Money and Costs
Budget: Less than US$100
- Hotel room: US$30–60
- Budget two-course dinner: US$20
- Beer: US$3
- Taxi ride in Kinshasa: US$1
- Midrange hotel room: US$60–150
- Two-course dinner: US$20–30
- Flight Kinshasa–Goma: US$300
- Museum entry: US$10
Top end: More than US$250
- Top end hotel room: from US$150
- Two-course dinner at a smart restaurant: US$25–50
- Gorilla trekking permit: US$400
- 4WD rental with driver: US$200–300
Bargaining is perfectly acceptable with taxi drivers and at the market in DRC, but it is not the norm in shops. Hotels can also sometimes be negotiated with to offer lower room prices, but this is the exception not the rule.
US dollars are accepted everywhere and moneychangers are omnipresent in DRC's cities. Somewhat reliable, internationally linked ATMs are common in the large cities.
Internationally linked ATMs are now common in Kinshasa, Goma, Kisangani, Matadi and Boma, though it's not unknown for them to run out of money or be out of order, so always carry back-up cash.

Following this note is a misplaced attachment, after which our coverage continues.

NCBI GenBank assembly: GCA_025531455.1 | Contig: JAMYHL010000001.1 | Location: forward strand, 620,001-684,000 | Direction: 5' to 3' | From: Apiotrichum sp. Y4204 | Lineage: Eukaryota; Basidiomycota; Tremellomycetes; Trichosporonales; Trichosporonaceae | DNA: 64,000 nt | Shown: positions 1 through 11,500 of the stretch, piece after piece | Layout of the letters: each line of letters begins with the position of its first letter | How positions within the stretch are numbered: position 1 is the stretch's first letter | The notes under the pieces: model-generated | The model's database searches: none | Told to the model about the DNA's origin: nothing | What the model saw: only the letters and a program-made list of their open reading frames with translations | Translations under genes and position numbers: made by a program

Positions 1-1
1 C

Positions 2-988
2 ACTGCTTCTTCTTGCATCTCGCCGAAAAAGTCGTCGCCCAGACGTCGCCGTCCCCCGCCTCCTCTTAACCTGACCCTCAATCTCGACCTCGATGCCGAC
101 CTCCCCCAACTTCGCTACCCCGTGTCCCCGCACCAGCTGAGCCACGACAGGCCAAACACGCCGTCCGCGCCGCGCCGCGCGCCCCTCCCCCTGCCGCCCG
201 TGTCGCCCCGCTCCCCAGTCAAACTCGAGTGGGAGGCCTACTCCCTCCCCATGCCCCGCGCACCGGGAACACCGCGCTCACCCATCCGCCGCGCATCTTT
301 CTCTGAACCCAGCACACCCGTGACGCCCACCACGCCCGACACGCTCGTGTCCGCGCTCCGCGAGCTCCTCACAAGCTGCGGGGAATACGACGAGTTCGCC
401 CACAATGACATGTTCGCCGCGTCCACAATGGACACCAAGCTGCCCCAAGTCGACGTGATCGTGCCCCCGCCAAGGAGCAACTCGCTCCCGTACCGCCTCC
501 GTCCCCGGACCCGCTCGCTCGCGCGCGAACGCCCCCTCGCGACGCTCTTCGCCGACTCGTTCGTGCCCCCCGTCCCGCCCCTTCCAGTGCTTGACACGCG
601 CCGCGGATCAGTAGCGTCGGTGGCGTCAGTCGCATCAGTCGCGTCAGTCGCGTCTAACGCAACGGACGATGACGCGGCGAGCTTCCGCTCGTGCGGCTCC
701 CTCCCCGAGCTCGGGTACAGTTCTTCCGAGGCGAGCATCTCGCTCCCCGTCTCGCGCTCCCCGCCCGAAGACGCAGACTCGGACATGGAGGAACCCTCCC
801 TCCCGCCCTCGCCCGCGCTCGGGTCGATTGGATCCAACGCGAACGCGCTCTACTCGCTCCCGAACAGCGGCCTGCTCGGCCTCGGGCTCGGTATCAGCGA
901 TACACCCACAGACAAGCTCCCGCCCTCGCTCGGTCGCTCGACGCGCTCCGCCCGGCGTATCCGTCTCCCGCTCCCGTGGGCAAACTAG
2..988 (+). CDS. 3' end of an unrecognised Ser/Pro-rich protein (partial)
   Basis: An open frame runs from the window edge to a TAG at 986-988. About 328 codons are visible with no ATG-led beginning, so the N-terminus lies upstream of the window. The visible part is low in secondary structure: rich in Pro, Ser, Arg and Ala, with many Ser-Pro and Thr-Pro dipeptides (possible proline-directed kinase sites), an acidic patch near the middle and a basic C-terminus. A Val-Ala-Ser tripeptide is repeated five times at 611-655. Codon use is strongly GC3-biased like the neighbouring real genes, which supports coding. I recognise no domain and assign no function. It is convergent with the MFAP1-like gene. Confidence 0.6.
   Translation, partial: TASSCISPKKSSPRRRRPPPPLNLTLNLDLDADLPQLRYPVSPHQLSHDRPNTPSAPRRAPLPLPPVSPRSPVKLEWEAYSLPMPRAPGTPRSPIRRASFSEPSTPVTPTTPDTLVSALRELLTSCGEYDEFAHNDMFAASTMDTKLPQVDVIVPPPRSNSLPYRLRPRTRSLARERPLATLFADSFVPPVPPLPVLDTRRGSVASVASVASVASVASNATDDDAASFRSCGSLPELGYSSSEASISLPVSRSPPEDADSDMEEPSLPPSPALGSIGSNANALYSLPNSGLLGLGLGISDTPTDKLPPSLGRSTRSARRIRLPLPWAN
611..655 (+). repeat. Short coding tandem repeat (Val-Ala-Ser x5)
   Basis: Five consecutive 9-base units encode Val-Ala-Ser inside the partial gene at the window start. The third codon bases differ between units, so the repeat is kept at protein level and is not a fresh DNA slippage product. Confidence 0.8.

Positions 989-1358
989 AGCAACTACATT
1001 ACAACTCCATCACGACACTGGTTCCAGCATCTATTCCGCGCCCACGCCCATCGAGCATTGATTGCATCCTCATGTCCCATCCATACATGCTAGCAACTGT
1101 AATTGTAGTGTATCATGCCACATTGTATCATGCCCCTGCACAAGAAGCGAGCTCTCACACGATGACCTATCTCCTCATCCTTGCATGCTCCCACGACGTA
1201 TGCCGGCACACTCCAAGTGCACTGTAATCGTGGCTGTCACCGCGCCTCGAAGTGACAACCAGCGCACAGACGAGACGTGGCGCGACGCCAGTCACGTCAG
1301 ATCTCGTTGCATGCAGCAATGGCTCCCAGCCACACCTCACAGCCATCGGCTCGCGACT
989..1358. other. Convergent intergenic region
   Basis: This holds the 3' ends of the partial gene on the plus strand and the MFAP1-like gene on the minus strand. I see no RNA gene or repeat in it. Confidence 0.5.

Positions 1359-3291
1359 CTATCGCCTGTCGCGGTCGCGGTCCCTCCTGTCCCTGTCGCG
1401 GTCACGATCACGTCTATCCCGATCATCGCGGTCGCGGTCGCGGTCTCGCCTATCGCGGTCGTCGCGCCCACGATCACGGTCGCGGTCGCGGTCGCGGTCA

The local currency, the Congolese franc (CDF), is worthless outside of DRC. CDF1000 – just under one US dollar – is currently the biggest bill commonly available (though CDF5000 notes do exist), resulting in a big bundles of banknotes when you change money. For that reason most people pay for bigger items in US dollars.
Five-dollar US bills and upwards are fine; they just need to be clean and unmarked (not necessarily pristine). One-dollar notes are not usually accepted, so just use CDF1000 notes instead (it's widely accepted that US$1 is equal to CDF1000, despite it actually being slightly more).
Credit cards are accepted in many DRC hotels, restaurants and upper-end shops, but fraud is a problem so cash is still best. In Kinshasa, Rawbank cashes American Express travellers cheques in US dollars and euros, with a 5% commission.
Moneychangers work on nearly every block of every city in DRC. They all change US dollars, plus sometimes euros and currencies from nearby countries. Rates are invariably better than the banks, but check your notes carefully.
For current exchange rates, see www.xe.com.
Tipping is expected in smarter restaurants – around 5% to 7% is normal. Taxi drivers do not expect tips, though some will ask for one. It's a good idea to keep a stash of small bills (CDF500 is good) to tip with.
Congolese Franc (CDF), US dollar (US$)